Also noteworthy, the district hired Elementary Supervisors for the 2015/2016 school year. All being paid over six digits. Remember the Area Directors? They were all let go to “save” the district money a few years back? They are now hired back under a new name. I asked a district level employee if they bascially have the same job description… the answer was one word, “yes”. Therefore… more money to administration.
Please, please, please take the time to learn HOW the district is choosing to spend its money. Please know they have $37,000,000 (37 million) sitting. There is money to compensate all eight bargaining units.
I’m asking the questions.
What are our teachers, custodians, instructional assistants, nurses, transportation employees, food service workers, etc… worth to this community?
I’m curious, how much money will we continue to pour into testing our children in the name of “accountability”?
Who is profiting from Common Core and all the testing?
There is money.
I’ve followed states like New York and Florida… we are a bit behind them in our learning curve… those states have had large uprisings and have learned just where the money is going… and it is NOT into the educator’s pockets… the educators communities entrust with their children.
Be Aware. Be Leery. Be Wise.
RAZ ON FIRE
4 thoughts on “Let’s Get Curious… Where Is All The Money Going?”
Thanks Raz for your research and for following the funding. Here’s the latest on Amplify:
“Now, despite a $1 billion investment and a steady stream of brash promises to radically disrupt the way public schools do business, the company’s education division, known as Amplify, is deeply in the red and on the auction block.”… http://sco.lt/81EX3J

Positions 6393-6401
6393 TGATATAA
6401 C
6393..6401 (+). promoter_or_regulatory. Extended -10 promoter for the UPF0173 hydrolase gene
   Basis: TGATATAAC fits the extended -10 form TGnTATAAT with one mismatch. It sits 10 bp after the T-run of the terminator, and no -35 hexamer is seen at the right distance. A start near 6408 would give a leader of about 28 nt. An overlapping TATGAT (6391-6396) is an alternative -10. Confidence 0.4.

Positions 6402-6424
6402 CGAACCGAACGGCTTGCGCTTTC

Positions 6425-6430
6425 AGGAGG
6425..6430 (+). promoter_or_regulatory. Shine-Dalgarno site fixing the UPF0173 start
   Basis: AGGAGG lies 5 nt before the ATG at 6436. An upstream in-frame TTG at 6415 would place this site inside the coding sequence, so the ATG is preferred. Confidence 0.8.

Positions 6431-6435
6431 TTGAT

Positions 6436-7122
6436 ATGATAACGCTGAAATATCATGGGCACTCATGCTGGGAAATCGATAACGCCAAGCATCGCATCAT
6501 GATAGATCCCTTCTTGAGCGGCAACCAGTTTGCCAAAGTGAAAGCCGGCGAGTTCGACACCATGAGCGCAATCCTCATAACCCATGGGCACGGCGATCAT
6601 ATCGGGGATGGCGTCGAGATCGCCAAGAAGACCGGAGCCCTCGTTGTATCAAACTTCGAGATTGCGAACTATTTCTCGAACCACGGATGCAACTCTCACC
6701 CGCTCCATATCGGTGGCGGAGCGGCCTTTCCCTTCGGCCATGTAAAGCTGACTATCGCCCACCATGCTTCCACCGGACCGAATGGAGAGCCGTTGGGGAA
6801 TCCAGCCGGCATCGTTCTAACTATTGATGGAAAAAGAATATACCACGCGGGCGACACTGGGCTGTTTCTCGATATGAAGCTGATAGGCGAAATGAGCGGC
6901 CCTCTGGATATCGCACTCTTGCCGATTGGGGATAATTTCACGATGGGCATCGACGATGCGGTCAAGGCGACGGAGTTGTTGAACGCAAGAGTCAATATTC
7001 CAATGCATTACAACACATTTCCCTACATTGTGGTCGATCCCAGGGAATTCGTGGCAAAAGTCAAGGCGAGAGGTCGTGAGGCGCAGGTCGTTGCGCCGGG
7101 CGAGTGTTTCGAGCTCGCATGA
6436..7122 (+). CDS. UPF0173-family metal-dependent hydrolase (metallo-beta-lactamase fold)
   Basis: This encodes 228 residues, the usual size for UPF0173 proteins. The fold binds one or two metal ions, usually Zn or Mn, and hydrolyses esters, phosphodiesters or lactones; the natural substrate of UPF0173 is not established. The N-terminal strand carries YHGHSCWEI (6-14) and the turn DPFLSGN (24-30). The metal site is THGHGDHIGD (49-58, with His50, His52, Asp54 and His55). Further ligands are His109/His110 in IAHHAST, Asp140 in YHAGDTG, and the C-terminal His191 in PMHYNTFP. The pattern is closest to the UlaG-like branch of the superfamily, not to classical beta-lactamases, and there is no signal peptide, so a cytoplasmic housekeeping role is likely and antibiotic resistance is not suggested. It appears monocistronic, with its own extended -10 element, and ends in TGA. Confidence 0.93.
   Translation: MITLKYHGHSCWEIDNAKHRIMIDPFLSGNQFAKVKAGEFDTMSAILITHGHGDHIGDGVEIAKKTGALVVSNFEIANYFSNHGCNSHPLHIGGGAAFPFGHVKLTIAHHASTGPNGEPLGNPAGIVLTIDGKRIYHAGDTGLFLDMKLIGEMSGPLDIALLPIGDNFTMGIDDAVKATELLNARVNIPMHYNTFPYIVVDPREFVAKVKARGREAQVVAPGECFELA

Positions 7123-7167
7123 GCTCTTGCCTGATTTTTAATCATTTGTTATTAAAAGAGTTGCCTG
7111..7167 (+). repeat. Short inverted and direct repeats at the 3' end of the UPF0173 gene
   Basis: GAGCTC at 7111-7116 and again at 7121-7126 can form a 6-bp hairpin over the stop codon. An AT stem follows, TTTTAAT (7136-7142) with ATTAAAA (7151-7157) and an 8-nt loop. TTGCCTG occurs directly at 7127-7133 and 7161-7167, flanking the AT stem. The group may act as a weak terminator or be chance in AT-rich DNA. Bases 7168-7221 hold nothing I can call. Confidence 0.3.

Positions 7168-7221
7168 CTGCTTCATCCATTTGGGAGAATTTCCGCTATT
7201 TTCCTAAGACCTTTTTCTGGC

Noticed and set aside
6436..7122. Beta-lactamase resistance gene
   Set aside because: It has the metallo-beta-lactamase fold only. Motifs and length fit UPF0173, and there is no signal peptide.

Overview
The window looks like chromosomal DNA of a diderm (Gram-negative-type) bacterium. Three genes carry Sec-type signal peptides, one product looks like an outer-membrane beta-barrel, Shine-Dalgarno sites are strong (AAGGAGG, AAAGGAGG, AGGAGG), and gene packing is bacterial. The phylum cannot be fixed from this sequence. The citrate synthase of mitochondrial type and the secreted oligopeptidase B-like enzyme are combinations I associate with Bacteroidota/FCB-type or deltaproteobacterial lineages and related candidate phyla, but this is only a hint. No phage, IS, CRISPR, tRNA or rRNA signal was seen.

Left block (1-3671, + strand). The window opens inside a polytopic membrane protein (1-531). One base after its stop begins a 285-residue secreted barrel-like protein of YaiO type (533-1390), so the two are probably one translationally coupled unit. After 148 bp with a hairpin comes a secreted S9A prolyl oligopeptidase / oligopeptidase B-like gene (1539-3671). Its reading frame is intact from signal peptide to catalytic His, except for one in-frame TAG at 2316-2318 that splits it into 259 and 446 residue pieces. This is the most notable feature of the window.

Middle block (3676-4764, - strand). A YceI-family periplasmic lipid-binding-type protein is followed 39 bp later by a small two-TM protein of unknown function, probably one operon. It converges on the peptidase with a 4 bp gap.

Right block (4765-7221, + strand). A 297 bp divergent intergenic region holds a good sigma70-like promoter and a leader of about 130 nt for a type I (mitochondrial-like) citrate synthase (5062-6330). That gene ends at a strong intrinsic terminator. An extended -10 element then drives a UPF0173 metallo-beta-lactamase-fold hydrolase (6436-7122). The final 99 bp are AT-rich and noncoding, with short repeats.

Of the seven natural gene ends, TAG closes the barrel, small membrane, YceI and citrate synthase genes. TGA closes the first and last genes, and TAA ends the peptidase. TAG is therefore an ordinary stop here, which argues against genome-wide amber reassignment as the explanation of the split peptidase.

I was not aware of the connections to SmarterBalanced until reading your post and am now not surprised. We need to keep following, connecting, and asking the tough questions that is seems nobody is willing to answer: http://eduresearcher.com/2015/07/06/critical-questions-computerized-testing-sbac/
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Hi Roxana, I appreciate all your work around this too. I can’t wait to spend time in the links you have sent me. It is a whirlwind. I admire your research.
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A retired superintendent once told me that if you get rid of the administration, basically anyone that does not interact directly with the students, that there would be plenty of $$ for education. So this article has merit, but if you are going to point this out at least get your maths right…check the math problem in the following paragraph. “The exception… Shelley Redinger, Spokane School District’s Superintendent. She makes an annual salary of $239,999, received no bonuses, and also received over $20,000 in insurance benefits. This is $24,000 a month, plus her benefits” (no no no $239K divided by 12 months is more like $10K a month plus benefits) Still that represents over a quarter of a million dollars that could help the students instead of fatten an administrator’s wallet. Keep up the fight!
Hi Corey, thank you for the edit. I appreciate it. $240,000 divided by 12 months is $20,000. For the record, I am not pointing out this salary to state she is not deserving of it. I just find it fascinating how heavy a district office can become with administrators. My previous school district shaved administration to free up funds so appropriate resources were funneled directly to the schools. -Raz